The first GOP presidential debate of the 2012 campaign was held tonight in South Carolina and was broadcast live on the Fox News Channel.
The bigger names (Romney, Gingrich, Palin, Huckabee) stayed away, which was probably just as well (for those of us who watched the debate). It gave us a chance to look more closely at the ones who showed.
How’d they do?
The on-line polls and the post-game focus groups came up big for Herman Cain, the former Godfather’s Pizza CEO who has developed a kind of cult following among Tea Party Republicans across the country. It is impossible to imagine Mr. Cain as president of the United States, but that’s part of his appeal. You can root for him and say how much you like him without ever having to worry. He’s not going to be the nominee.
Rep. Ron Paul was probably the biggest winner tonight, politically, in that the other libertarian in the race, former New Mexico Governor Gary Johnson, was awful. No one really had any idea what to expect from Mr. Johnson, but voters are always inclined to hope for the best on the initial offering. Johnson’s initial offering sent all the libertarians scurrying back to Rep. Paul. He solidified Rep. Paul’s standing as the libertarian’s champion in the GOP race.
Senator Rick Santorum seemed narrow and a bit weird. He talked about how he was an incumbent beater in Pennsylvania (and would reprise this role next year against the current incumbent president). But he’s also someone who got crushed when he ran for re-election in 2006, by 18 points as Chris Wallace pointed out. Pitching yourself (in the closing statement) as a political winner on the heels of a crushing defeat seemed….deluded. It also seemed out of place. Closing statements are about core beliefs, not political box scores.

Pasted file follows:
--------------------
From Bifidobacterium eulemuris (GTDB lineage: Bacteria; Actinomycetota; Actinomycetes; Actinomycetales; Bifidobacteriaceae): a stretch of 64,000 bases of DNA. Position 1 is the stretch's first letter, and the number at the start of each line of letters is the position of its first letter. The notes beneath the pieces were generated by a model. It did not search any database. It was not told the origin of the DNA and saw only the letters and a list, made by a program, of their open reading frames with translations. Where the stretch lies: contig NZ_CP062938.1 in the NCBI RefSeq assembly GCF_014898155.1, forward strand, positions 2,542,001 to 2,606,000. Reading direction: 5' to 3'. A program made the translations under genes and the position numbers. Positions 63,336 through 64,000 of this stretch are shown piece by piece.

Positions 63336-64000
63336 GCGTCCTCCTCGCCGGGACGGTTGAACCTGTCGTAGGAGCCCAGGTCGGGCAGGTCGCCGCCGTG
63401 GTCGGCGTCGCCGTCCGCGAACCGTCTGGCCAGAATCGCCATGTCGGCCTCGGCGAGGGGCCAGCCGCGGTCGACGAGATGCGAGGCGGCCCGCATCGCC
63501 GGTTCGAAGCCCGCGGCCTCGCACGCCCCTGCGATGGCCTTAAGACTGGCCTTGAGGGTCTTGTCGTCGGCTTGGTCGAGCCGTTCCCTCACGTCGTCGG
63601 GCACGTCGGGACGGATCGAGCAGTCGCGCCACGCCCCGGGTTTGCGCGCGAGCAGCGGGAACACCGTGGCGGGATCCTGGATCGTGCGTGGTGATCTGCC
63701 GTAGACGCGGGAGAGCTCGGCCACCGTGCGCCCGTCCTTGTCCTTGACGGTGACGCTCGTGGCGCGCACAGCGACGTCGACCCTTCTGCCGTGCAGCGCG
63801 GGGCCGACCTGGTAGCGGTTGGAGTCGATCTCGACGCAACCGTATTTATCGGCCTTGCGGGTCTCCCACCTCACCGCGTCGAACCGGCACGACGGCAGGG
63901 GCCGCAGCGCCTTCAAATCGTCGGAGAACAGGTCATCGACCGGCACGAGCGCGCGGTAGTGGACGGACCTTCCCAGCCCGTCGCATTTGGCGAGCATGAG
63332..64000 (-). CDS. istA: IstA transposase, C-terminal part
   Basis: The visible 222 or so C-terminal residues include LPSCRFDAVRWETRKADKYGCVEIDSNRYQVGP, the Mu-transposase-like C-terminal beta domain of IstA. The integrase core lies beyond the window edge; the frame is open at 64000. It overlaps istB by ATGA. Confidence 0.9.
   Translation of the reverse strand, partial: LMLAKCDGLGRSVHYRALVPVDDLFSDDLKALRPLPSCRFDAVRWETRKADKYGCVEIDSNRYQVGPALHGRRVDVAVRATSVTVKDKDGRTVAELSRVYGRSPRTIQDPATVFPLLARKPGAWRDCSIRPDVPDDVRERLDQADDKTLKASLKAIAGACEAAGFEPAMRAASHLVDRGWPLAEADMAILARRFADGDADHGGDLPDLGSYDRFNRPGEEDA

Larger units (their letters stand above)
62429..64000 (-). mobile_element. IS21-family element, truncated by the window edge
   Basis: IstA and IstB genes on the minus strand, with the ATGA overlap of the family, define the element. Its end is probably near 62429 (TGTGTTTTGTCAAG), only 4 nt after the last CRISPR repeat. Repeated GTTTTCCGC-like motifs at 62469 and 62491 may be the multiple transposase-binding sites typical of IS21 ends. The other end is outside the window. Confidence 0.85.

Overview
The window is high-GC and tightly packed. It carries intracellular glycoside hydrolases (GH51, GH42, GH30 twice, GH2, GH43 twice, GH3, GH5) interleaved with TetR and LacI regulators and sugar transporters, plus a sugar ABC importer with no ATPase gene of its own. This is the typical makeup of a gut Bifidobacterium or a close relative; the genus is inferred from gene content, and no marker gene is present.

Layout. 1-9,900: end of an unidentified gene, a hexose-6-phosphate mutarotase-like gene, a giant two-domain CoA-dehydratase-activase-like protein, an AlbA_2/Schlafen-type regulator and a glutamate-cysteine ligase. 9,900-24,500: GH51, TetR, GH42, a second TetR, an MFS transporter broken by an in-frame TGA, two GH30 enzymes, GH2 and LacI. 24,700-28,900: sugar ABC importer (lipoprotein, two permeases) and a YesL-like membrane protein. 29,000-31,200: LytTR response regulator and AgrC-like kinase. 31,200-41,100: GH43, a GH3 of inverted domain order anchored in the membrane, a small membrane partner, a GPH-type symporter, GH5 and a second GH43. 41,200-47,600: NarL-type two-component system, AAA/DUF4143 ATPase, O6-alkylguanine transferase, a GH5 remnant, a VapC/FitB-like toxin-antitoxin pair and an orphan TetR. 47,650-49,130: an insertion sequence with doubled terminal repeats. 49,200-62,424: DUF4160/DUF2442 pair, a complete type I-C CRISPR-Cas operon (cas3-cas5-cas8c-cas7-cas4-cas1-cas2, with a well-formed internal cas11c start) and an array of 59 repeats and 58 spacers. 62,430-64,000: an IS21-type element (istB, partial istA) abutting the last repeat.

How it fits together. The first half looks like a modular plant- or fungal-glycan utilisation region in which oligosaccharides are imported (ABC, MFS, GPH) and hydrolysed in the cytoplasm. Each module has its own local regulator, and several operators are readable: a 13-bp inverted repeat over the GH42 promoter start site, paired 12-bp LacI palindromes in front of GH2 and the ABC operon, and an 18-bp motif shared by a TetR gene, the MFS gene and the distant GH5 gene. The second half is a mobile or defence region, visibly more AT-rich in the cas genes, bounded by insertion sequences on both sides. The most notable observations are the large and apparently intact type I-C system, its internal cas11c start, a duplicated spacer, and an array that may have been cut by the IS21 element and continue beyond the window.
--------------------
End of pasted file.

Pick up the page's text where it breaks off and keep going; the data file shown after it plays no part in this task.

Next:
That said, Mr. Santorum, given the chance to trash Newt Gingrich, did not do so. He was almost gracious in turning the answer he was expected to give into a kind of defence of Mr. Gingrich. It was his best moment of the debate. You liked him better for it.
Finally, there was former Minnesota Governor Tim Pawlenty, for whom tonight was actually important. For the moment, Mr. Pawlenty lives in-between. He’s thought to be someone who has the potential to play at the presidential level, but he’s not (yet) in the first tier of GOP presidential candidates. If former Florida Governor Jeb Bush or New Jersey Governor Chris Christie announced tomorrow that they were running for president, Tim Pawlenty’s campaign would evaporate. He exists as a “serious” presidential candidate because others have chosen not to run.
His task, tonight, was to make you believe that he belongs, that he deserves consideration as a political heavyweight — a future president — on the merits. Did he advance that notion? I didn’t think so, but that’s me. Others seemed to think he did, at least to some degree.
He was polished and he handled most of the questions well. He was smoother than the others; his media training has paid off. What he lacks is intellectual heft; he speaks talking point boilerplate. He’ll never be the “new ideas” candidate. He doesn’t really seem that interested in ideas.
How did the others (Romney, et alia) do by staying away from the debate? Not well, I would say. Republican primary voters and caucus attenders are fired up. They want to get this thing started. They want to let it rip. They’re weirded out by how little presidential campaign activity there really is in places like South Carolina. At some level, they feel cheated by this; like they’re being taken for granted. Voters never like that. And they have long memories.
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